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New Checkoff Structure Improves Focus

New Checkoff Structure Improves Focus
Beef checkoff committees get a revamp—going from 13 committees to four.

A newly approved structure for beef checkoff committees should result in more efficient decision-making about checkoff dollar investments.

Adopted unanimously by both the Cattlemen's Beef Board and the Federation of State Beef Councils during the 2012 Cattle Industry Summer Conference this summer, the new structure reduces the number of checkoff program committees – which are responsible for making recommendations to the Beef Promotion Operating Committee about programs to fund with checkoff dollars – from the current 13 to just four in 2013.

Beef checkoff committees get a revamp—going from 13 committees to four.

Each of those four new committees will be tied directly to core strategies identified in the 2011-2013 Beef Industry Long Range Plan, with subcommittees for the domestic market formed around the beef demand drivers identified in that same plan. As envisioned, committees will be flexible enough to change with adoption of a new long range plan, if those strategies and demand drivers change.

"Unification of the industry around the goals of the Long Range Plan is the vision of the plan itself," said Beef Board member Hank Maxey, chairman of the CBB Special Committee on Committee Structure. The resulting proposal approved at summer conference was the work of that committee, with input from producer leaders of the Federation of State Beef Councils.

"This joint working group reviewed the draft structure presented to the Boards in February, and also reviewed many other committee models to find the model that would best fit today's checkoff work," said Federation Chairman Craig Uden.

The committee presented the new structure proposal to the entire Cattlemen's Beef Board and directors of the Federation during the 2012 summer conference. It received unanimous approval.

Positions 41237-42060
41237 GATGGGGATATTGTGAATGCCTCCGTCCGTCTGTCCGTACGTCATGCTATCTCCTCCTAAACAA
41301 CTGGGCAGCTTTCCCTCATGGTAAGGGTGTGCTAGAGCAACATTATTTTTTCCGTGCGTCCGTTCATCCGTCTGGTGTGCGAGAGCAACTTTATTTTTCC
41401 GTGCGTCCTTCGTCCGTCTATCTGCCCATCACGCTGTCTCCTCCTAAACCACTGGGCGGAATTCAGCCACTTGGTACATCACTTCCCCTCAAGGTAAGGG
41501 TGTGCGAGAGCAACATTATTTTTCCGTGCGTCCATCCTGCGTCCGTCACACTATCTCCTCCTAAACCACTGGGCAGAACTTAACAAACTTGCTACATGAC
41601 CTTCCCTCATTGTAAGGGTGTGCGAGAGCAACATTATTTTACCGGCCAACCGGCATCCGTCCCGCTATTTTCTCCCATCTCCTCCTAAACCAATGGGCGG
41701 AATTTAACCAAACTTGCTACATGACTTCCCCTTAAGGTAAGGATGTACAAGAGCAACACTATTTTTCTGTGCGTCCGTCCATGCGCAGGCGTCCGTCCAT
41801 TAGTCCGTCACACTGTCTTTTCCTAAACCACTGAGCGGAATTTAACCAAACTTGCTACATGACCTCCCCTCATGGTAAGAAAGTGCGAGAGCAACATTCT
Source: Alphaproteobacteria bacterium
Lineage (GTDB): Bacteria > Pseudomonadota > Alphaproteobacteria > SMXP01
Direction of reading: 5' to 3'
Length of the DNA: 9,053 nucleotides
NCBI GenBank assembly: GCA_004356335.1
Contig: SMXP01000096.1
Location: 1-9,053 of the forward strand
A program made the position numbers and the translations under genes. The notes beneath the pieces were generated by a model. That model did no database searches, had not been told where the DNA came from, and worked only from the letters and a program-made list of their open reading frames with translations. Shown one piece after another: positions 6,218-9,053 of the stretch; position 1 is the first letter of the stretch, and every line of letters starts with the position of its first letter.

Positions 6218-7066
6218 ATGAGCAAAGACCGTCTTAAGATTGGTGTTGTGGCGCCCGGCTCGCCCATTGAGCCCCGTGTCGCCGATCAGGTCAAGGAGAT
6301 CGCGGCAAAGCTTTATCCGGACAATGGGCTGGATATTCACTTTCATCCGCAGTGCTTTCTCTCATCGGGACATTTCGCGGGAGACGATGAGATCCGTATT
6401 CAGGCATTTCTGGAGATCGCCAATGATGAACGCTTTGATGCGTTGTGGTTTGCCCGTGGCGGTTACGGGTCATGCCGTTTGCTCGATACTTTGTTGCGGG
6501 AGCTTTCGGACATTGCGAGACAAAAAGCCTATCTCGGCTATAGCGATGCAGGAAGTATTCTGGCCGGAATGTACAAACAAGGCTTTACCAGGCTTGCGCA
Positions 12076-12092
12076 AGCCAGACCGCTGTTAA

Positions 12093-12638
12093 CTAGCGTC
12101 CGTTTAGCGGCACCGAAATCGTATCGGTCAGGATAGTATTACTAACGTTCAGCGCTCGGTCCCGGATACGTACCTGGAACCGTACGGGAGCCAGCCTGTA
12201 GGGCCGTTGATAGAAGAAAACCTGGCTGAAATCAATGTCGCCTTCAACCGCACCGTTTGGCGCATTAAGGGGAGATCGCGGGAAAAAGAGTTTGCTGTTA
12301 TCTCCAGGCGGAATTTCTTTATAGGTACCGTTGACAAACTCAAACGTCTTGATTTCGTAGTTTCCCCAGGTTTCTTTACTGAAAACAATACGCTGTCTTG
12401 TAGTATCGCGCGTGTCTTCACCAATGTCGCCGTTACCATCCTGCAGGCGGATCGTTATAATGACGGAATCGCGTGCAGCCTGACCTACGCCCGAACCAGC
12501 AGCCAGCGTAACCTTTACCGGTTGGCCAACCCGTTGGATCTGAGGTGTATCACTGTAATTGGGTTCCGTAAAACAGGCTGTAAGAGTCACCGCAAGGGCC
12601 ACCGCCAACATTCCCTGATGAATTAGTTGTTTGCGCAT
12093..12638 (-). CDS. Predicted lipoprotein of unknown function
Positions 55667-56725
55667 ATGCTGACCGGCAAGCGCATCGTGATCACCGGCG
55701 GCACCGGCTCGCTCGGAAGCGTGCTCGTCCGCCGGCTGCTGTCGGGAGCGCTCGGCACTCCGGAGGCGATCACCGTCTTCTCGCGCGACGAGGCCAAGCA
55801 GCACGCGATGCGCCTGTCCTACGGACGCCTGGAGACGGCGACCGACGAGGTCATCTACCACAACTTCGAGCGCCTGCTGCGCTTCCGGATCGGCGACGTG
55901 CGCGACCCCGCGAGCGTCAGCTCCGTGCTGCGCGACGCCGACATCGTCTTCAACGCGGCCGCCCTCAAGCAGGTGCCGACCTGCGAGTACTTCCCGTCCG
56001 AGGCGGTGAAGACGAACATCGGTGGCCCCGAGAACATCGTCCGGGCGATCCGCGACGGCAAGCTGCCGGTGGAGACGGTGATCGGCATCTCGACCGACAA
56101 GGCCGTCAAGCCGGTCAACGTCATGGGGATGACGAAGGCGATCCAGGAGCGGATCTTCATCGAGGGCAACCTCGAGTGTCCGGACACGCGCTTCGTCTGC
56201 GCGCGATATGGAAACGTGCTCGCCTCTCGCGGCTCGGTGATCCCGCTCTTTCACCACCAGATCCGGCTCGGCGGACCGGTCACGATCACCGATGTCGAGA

The new committees are:

Domestic Consumer Preference Committee

Global Growth Committee

Beef's Image Committee

Freedom to Operate Committee

"If you review the Long Range Plan, you'll find these four core strategies right up front," Maxey said. "There are, in total, six core strategies to the Long Range Plan, but these four are the ones the working group said were appropriate for checkoff funding."

From the outset, the Domestic Consumer Preference Committee will have five subcommittees, each focused on one of five consumer demand drivers in the Long Range Plan: convenience; safety; value; nutrition and health; and taste. Other committees may appoint subcommittees where deemed necessary by committee members.

"You'll note that the goal is to improve domestic preference for beef – not demand," Maxey pointed out. "Of course, beef demand involves volume and price. The Long Range Plan committee knew that we have more direct control over improvement of consumer preference, but not so much control over improvement in beef demand, due to our inability to control price."

Addressing other strategies/committees, Maxey pointed out the continued growth in opportunities for beef in global markets; the industry's need to focus on proactive ways to strengthen its image in the consumer environment, especially in light of increased attacks on beef and beef products in anti-meat arenas; and the need for the checkoff to help protect the consumer environment, thereby protecting beef producers' future and freedoms.